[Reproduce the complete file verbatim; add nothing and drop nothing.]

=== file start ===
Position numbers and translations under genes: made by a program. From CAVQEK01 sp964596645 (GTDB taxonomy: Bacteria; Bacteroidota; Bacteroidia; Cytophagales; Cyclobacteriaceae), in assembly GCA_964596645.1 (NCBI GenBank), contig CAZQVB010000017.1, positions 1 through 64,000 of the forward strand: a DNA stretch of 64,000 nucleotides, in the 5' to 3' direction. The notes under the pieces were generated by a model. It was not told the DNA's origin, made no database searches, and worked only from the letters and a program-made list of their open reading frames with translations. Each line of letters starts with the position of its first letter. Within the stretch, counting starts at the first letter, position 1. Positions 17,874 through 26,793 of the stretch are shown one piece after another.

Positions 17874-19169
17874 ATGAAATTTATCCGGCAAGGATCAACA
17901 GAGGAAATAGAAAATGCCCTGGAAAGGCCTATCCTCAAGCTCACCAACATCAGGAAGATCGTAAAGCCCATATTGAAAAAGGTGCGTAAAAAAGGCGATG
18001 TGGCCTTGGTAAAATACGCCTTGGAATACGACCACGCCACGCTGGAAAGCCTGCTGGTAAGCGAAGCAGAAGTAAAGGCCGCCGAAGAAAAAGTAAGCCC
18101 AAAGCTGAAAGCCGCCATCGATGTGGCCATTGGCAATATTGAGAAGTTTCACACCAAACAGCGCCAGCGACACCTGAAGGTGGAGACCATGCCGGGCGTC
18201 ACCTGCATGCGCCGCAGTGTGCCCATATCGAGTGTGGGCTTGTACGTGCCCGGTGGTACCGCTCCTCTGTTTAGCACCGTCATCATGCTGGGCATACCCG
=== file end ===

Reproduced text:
Position numbers and translations under genes: made by a program. From CAVQEK01 sp964596645 (GTDB taxonomy: Bacteria; Bacteroidota; Bacteroidia; Cytophagales; Cyclobacteriaceae), in assembly GCA_964596645.1 (NCBI GenBank), contig CAZQVB010000017.1, positions 1 through 64,000 of the forward strand: a DNA stretch of 64,000 nucleotides, in the 5' to 3' direction. The notes under the pieces were generated by a model. It was not told the DNA's origin, made no database searches, and worked only from the letters and a program-made list of their open reading frames with translations. Each line of letters starts with the position of its first letter. Within the stretch, counting starts at the first letter, position 1. Positions 17,874 through 26,793 of the stretch are shown one piece after another.

Positions 17874-19169
17874 ATGAAATTTATCCGGCAAGGATCAACA
17901 GAGGAAATAGAAAATGCCCTGGAAAGGCCTATCCTCAAGCTCACCAACATCAGGAAGATCGTAAAGCCCATATTGAAAAAGGTGCGTAAAAAAGGCGATG
18001 TGGCCTTGGTAAAATACGCCTTGGAATACGACCACGCCACGCTGGAAAGCCTGCTGGTAAGCGAAGCAGAAGTAAAGGCCGCCGAAGAAAAAGTAAGCCC
18101 AAAGCTGAAAGCCGCCATCGATGTGGCCATTGGCAATATTGAGAAGTTTCACACCAAACAGCGCCAGCGACACCTGAAGGTGGAGACCATGCCGGGCGTC
18201 ACCTGCATGCGCCGCAGTGTGCCCATATCGAGTGTGGGCTTGTACGTGCCCGGTGGTACCGCTCCTCTGTTTAGCACCGTCATCATGCTGGGCATACCCG